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From Timothy Potter <>
Subject Re: external values source
Date Sat, 20 Apr 2013 00:02:20 GMT
Hi Maciek,

I think a custom ValueSource is definitely what you want because you
need to compute some derived value based on an indexed field and some
external value.

The trick is figuring how to make the lookup to the external data
very, very fast. Here's a rough sketch of what we do:

We have a table in a database that contains a numeric value for a user
and an organization, such as query:

select num from table where userId='bob' and orgId=123 (similar to
what you stated in question #4)

On the Solr side, documents are indexed with user_id_s field, which is
half of what I need to do my lookup. The orgId is determined by the
Solr client at query construction time, so is passed to my custom
ValueSource (aka function) in the query. In our app, users can be
associated with many different orgIds and changes frequently so we
can't index the association.

To do the lookup to the database, we have a custom ValueSource,
something like: dbLookup(user_id_s, 123)

(note: user_id_s is the name of the field holding my userID values in
the index and 123 is the orgId)

Behind the scenes, the ValueSource will have access to the user_id_s
field values using FieldCache, something like:

final BinaryDocValues dv =
FieldCache.DEFAULT.getTerms(reader.reader(), "user_id_s");

This gives us fast access to the user_id_s value for any given doc
(question #1 above) So now we can return an IntDocValues instance by

    public FunctionValues getValues(Map context, AtomicReaderContext
reader) throws IOException {
        final BytesRef br = new BytesRef();
        final BinaryDocValues dv =
FieldCache.DEFAULT.getTerms(reader.reader(), fieldName);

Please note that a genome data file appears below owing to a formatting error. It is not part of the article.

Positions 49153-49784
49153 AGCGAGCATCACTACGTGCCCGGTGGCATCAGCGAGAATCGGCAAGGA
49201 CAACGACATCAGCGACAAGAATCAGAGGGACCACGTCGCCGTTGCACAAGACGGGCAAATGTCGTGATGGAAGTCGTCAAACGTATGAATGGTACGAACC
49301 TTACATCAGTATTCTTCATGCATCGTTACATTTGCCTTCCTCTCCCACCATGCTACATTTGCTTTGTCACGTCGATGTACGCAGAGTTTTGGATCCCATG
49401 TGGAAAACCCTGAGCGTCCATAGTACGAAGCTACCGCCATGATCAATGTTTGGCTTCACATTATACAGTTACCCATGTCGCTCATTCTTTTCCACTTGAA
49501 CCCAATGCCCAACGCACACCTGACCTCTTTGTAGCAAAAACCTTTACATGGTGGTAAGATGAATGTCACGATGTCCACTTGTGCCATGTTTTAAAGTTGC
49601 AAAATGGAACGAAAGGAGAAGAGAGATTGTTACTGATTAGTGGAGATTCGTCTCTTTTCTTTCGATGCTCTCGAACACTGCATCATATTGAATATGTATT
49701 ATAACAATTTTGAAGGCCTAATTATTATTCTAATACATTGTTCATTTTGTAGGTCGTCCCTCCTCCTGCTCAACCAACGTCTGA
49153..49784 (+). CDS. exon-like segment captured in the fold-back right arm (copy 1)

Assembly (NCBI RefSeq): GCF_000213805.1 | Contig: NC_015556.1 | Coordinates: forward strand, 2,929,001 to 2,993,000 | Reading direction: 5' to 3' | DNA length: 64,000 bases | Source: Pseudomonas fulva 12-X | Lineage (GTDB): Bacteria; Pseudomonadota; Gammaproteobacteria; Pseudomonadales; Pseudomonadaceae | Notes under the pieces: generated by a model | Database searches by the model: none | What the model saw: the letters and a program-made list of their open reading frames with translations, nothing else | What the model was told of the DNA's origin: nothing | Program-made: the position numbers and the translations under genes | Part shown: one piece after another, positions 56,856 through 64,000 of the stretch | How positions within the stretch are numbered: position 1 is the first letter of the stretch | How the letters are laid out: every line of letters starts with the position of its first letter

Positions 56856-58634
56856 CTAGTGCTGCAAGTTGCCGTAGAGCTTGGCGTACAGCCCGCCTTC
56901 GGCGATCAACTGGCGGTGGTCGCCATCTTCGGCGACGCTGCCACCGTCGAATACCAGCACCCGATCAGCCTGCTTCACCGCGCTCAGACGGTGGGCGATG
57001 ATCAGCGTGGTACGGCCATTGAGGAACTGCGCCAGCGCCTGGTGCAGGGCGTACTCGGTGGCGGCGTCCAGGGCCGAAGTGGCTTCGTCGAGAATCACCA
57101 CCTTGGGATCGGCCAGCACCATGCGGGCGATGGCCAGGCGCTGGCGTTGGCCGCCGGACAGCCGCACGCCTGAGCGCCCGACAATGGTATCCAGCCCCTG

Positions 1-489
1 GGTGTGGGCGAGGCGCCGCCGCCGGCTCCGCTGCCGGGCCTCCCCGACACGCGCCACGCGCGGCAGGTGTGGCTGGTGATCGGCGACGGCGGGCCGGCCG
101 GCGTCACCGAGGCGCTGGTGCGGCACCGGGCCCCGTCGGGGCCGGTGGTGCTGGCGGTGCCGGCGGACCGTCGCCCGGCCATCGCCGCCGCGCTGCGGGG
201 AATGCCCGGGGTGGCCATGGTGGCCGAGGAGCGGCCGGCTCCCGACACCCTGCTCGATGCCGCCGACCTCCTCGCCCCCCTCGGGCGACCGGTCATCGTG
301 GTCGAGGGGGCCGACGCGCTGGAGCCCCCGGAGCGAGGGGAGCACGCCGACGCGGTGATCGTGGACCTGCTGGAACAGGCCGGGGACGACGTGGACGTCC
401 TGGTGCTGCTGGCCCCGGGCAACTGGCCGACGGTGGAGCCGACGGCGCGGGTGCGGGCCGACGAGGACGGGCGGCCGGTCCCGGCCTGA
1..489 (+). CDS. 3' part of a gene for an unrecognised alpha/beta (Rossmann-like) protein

return new IntDocValues(this) {
            public int intVal(int doc) {
                if (br.length == 0)
                    return 0;

                final String user_id_s = br.utf8ToString(); // the
indexed userID for doc
                int val = 0;
                // todo: do custom lookup with orgID and user_id_s to
compute int value for doc
                return val;

In this code, fieldName is set in the constructor (not shown) by
parsing it out of the parameters, something like:

            this.fieldName =

The user_id_s field comes into your ValueSource as a StrFieldSource
(or whatever type you use) ... here is how the ValueSource gets
constructed at query time:

public class MyValueSourceParser extends ValueSourceParser {
    public void init(NamedList namedList) {}

    public ValueSource parse(FunctionQParser fqp) throws SyntaxError {
        return new MyValueSource(fqp.parseValueSource(), fqp.parseArg());

There is one instance of your ValueSourceParser created per core. The
parse method gets called for every query that uses the ValueSource.

At query time, I might use the ValueSource to return this computed
value in my fl list, such as:


Or to sort by:

sort=dbLookup(user_id_s,123) desc

The data in our table doesn't change that frequently, so we export it
to a flat file in S3 and our custom ValueSource downloads from S3,
transforms it into an in-memory HashMap for fast lookups. We thought